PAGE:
SME News

Kenyan SMEs Tap Cross Border Trade For Growth

Kenya’s small and medium-sized companies are riding the regional integration wave to increase sales in neighbouring countries, giving a fresh impetus to the rate at which the key middle segment of the economy is expanding, a new survey indicates.

Small and medium-size businesses in Kenya are riding the wave of regional integration to increase sales in neighbouring countries. According to a new survey, this is giving a fresh impetus to the rate at which the ‘key’ middle segment of the economy is expanding.

Sales of goods and services in neighbouring Uganda and Tanzania was the revenue driver for 76 per cent of Kenya’s Top 100 small and medium-sized businesses (SMEs). This has placed East Africa’s integration effort as a main component in driving the country’s economy, according to the survey by consumer market research firm, Synovate.

[sws_blockquote_endquote align=”left” quotestyle=”style02″]These companies have shown a strong desire to expand and not put their eggs in one basket,[/sws_blockquote_endquote]

Phillip Muema,
Partner at audit firm KPMG and the SME survey Project Manager.

The integration of East Africa’s five economies has deepened in the past five years and has facilitated cross border trading among these countries. The coming into force of the Common External Tariff (CET) that resulted in zero tariff barriers to trade amongst member states – barring Kenya was to pay five per cent tariff charges for Uganda and Tanzania-bound goods, due to its prospering economy.

The establishment of a common market that allows free movement of goods, capital and labour across the region at the beginning of the year is expected to further help the Kenyan SMEs to foray into neighbouring economies and add impetus to their growth during the mid term. Nearly 93 percent of Kenya’s Top 100 SMEs expect regional integration to have a positive impact on their business. It is also widely felt that market expansion remains the biggest driver of their growth.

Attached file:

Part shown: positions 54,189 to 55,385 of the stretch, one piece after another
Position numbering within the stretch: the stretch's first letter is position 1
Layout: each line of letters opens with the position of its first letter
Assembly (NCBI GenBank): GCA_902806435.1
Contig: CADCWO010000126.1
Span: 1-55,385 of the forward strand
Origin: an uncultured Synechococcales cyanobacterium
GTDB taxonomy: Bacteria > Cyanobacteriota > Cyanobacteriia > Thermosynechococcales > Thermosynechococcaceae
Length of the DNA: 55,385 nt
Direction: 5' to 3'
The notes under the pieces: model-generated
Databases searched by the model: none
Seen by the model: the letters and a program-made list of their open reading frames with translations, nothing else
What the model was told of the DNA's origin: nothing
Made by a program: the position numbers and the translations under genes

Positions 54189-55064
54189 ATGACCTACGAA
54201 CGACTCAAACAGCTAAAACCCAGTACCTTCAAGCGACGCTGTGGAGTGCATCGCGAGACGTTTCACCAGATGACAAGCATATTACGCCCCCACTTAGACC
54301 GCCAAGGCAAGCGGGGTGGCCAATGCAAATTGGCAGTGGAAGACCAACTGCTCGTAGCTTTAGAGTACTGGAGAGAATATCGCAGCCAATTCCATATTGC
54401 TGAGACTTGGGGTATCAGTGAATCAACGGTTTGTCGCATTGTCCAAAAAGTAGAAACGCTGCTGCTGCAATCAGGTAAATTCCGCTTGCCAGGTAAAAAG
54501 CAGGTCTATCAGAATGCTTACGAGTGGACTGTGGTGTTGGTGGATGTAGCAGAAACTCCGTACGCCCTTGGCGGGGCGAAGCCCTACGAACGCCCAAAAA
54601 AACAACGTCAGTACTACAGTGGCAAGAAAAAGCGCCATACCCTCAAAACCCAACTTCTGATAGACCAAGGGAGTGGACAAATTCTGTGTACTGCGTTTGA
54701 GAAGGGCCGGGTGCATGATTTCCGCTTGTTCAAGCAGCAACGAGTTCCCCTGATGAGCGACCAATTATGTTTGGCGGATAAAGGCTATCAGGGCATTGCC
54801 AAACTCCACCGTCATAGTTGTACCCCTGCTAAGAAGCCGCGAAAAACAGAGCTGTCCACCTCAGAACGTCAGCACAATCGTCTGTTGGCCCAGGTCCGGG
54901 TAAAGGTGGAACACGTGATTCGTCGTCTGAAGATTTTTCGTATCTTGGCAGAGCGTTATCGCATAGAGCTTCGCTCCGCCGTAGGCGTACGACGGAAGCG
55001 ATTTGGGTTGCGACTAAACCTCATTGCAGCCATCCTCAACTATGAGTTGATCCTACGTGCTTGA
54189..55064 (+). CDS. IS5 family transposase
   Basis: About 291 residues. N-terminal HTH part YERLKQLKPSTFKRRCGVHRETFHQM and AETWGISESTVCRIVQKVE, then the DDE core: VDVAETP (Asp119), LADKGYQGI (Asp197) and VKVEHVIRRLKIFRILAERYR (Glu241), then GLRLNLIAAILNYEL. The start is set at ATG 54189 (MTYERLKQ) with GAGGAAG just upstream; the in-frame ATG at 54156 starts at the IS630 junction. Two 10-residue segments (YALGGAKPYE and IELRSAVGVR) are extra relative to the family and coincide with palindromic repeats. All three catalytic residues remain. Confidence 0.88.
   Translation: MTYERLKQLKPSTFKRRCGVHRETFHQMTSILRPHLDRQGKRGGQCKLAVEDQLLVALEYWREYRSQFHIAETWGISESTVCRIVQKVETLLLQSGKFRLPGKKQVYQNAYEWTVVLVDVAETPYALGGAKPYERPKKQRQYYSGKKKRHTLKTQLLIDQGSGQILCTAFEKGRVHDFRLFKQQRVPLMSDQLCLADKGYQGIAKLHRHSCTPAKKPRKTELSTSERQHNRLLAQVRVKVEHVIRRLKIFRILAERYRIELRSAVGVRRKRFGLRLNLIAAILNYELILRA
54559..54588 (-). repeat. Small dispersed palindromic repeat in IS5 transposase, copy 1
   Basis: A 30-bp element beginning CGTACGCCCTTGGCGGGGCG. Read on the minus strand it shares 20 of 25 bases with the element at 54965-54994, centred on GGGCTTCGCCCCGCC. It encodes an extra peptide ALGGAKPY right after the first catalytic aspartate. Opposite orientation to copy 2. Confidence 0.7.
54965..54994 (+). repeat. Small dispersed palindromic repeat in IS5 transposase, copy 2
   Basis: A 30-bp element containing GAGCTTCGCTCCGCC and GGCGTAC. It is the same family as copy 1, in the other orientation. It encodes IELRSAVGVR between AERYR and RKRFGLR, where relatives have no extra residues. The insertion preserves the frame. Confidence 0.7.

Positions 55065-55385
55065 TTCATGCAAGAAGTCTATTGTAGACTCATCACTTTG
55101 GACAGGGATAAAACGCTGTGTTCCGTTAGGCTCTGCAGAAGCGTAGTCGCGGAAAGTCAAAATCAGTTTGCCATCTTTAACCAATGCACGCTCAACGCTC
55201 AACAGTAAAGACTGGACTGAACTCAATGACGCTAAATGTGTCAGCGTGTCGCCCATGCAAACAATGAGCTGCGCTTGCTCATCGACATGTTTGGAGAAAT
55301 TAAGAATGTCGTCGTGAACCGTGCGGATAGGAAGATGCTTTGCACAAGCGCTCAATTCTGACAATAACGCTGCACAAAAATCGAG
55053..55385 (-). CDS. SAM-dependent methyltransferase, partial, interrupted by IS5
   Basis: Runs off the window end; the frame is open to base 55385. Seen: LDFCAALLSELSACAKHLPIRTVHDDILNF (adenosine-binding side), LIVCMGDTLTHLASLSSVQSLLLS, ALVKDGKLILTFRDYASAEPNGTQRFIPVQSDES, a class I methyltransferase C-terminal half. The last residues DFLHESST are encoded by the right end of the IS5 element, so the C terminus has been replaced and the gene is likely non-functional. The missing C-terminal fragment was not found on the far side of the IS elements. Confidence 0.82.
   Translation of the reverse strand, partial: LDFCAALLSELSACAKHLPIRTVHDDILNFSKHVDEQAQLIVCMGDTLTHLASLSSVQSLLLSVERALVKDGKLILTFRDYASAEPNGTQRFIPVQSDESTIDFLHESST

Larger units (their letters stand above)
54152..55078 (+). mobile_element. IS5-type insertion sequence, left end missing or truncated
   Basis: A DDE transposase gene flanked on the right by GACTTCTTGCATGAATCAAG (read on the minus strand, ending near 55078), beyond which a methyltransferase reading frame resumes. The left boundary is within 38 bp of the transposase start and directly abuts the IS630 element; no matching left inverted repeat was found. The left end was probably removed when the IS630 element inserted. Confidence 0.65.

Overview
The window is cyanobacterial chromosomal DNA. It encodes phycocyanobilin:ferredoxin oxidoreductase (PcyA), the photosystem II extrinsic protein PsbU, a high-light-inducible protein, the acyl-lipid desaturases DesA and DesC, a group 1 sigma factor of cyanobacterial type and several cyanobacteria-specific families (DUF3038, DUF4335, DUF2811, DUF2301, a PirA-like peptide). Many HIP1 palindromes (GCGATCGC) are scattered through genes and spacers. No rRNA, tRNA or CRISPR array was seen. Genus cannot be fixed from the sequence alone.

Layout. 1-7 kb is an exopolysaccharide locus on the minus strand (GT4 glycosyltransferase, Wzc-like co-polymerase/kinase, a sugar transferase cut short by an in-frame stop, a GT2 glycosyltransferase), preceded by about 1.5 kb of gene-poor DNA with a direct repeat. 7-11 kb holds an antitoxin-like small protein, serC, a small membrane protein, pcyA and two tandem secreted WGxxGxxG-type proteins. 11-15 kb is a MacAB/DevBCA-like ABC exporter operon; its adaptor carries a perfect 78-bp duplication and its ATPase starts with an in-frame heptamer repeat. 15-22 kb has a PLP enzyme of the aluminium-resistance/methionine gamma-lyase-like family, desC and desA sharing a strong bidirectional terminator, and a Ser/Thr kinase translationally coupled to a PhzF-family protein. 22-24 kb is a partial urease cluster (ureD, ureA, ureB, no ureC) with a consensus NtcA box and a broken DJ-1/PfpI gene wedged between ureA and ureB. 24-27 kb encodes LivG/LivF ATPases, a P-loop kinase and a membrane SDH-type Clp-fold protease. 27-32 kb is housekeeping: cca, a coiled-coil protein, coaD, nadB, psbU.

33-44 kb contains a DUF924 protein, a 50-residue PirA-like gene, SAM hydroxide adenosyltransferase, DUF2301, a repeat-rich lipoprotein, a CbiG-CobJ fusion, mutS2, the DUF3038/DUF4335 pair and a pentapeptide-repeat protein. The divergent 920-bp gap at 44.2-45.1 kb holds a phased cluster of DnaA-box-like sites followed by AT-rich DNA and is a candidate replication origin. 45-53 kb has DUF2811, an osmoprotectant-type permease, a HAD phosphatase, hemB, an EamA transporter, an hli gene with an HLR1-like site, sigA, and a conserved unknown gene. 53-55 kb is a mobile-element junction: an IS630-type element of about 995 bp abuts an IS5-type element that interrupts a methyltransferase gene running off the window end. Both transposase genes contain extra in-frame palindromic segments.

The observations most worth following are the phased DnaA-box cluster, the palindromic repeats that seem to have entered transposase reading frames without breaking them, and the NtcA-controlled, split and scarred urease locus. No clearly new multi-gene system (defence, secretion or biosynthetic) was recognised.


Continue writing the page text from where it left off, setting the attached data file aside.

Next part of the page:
The promise of the Kenyan SMEs retaining their position as the main growth drivers is also hinged on the fact that their confidence in the economy has risen steadily since the beginning of the year to peak at 75.21 points – higher than the average 68 points for corporate Kenya.

It goes without saying that a high level of confidence is a positive indicator of future growth as the more optimistic business leaders are, the more they are likely to seek credit to expand their enterprises, employ more people, enter new markets and introduce new products.

The Top 100 SMEs survey – a brainchild of audit firm KPMG and Business Daily, ranks Kenyan businesses with a turnover between Ksh 70 million and Ksh 1 billion based on their profitability, liquidity, return on equity and level of indebtedness among other performance indicators.

The survey is now in its third edition. It was found that the revenue growth was highest in the past 12 months for small businesses in construction at 61 per cent, services (46 per cent) and information technology (44 per cent). It was lowest in hospitality (22 per cent) and health care (20 per cent).

Shareholder value as measured by the average rate of return was however highest in the transport sector at 124 per cent, energy (75 per cent) and construction (66 per cent).

The survey also found that Kenya’s entrepreneurs still rely heavily on personal savings as a source of seed capital and on bank loans for expansion – with control of the business as the main determinant of the sourcing, in the critical financial sector.

Out of the 247 participants, 78 per cent said they prefer to use personal savings to start the business, which is a direct 73 per cent up from last year, while the number of firms which would seek bank loans to finance growth stood at 72 per cent as compared to 14 per cent, who said they would turn to private equity for money to expand.

Only three per cent prefer tapping the capital markets through an initial public offering (IPO), a fact analysts attribute to rigorous listing requirements and fear of losing control once new shareholders come on board.

[sws_blockquote_endquote align=”left” quotestyle=”style02″]The feeling among the farmers is that if the company goes to the stock market, they will be losing control toThe feeling among the farmers is that if the company goes to the stock market, they will be losing control to ‘outsiders’[/sws_blockquote_endquote]

Duncan Muya,
General Manager at Mukurweini Wakulima Dairy Limited,
A Top 100 SME.

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